Should the annual marketing budget still exist?
This is a question I wanted to throw out there.
After the year we’ve had, we can probably all agree that flexibility in the way we operate as businesses has never been so important.
When the pandemic hit last year, our world literally changed overnight. But one of the few positives to come out of it, has been the speed at which many of us, professionally, have had to adapt. A lot of us have seen those slow decision-making processes suddenly speed up. Sign-offs on digital transformation projects have suddenly been that much easier.
Flexibility has been key. So, taking this to the annual budgeting question. I recently read this blog by Michael Brenner on How to Create Your 2021 Marketing Budget Plan. As he points out, the annual budget process that worked well (I might question ‘well’!) in a pre-Covid and pre-digital world doesn’t necessarily work for the new ‘today’. Do we need to be more flexible, with more regular, short-term budgets?
It got me thinking to my days working in-house. The budgeting period was always a headache. When I look back at the budgeting processes I was involved in, it certainly didn’t provide the flexibility that is needed now. I always used to think doing this planning work once a year, typically in November/December, was counter-productive. The plan would be great from January to March then you know some changes are needed. Then the internal battles would start and you’d be tied to the agreed numbers. The process didn’t always allow for new strategies or the unknowns, during the rest of the year. They’d be minimal wiggle room. Maybe it was worse for me, as the organisations I worked for were typically public companies.
But, the budgets were often built on assumptions and predictions from previous years’ data.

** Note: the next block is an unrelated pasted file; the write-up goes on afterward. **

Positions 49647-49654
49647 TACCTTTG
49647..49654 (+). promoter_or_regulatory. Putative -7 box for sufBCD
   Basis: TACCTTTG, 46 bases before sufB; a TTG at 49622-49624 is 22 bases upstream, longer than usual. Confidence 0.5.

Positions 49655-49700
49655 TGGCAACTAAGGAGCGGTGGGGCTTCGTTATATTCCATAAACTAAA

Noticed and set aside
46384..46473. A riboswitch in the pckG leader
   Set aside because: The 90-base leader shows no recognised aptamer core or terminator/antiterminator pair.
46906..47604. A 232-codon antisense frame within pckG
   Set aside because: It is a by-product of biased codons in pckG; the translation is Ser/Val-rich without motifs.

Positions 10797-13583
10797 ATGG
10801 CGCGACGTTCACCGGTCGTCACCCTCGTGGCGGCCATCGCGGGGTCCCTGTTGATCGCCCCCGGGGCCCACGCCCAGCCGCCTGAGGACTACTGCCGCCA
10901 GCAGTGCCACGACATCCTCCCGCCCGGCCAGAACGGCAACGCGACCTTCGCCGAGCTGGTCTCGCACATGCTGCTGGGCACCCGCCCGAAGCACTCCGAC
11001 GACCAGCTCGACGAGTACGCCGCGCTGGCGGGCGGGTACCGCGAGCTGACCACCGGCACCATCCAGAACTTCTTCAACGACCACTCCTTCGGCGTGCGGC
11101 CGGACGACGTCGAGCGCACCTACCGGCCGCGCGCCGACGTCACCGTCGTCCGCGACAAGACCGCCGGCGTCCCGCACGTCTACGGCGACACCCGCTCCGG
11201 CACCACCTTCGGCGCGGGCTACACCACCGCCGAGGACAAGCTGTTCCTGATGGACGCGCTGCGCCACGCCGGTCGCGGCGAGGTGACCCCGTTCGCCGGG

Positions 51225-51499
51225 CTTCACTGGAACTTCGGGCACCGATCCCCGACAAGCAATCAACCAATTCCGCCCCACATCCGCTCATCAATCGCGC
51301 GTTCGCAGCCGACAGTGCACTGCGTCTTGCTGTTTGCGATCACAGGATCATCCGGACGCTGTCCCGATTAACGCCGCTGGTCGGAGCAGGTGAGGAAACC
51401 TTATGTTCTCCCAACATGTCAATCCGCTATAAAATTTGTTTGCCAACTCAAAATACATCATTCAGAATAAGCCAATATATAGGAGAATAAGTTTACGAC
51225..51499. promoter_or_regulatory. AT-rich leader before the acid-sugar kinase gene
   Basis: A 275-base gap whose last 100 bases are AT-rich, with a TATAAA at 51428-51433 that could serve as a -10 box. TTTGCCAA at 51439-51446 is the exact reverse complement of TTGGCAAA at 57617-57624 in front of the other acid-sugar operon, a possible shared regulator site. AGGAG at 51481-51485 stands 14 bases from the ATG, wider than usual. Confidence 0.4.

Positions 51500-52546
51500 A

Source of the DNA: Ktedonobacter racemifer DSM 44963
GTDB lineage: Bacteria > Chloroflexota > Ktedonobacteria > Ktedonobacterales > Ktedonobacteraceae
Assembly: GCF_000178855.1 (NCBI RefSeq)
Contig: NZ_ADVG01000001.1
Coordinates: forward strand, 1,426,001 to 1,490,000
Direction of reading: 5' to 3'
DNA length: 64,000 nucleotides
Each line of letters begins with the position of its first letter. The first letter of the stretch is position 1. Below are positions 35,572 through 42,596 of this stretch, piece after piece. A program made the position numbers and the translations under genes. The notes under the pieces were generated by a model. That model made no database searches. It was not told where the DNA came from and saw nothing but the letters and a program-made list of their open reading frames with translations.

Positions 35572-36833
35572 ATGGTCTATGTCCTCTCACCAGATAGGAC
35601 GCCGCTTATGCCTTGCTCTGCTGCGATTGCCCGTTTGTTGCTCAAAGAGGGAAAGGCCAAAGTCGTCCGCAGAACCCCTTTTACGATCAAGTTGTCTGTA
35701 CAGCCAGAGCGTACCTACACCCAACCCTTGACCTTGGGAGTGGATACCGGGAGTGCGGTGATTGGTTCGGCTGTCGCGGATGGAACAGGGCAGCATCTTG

As the pandemic has shown, there are some things that you can simply never predict.
However, my biggest frustration was the use-it-or-lose-it policies. Do you have those? If you’d budgeted during certain months/quarters, and you hadn’t spent it, that was it, that money was lost. It was always a fight to get more or ‘move’ existing budget around during the year.
So, is it time to shift away from the annual budget? Is it now more efficient to be planning in say quarterly cycles? Is it a combination of the two, you know your ‘annual budget’ is x but the breakdown of that budget and plan is agreed quarterly?
As Michael Brenner points out, there is no magic formula, but he does offer some top tips to make sure you’re working within your means to deliver results and ROI, including setting goals over a specific timeframe, mapping your available strategies and tactics, and developing a holistic strategy for your budget, tactics, and goals.
By planning quarterly, it would allow you to measure your performance and look for areas to improve, flexibly and to focus your thinking on 3-month periods. If something isn’t working – you can adjust the budget accordingly.
After the impact of the Covid-19, now might just be the best time to make the case for changing your budget planning to reflect the changing way the world now works. I’d love to hear your thoughts. I’m sure the finance teams will disagree!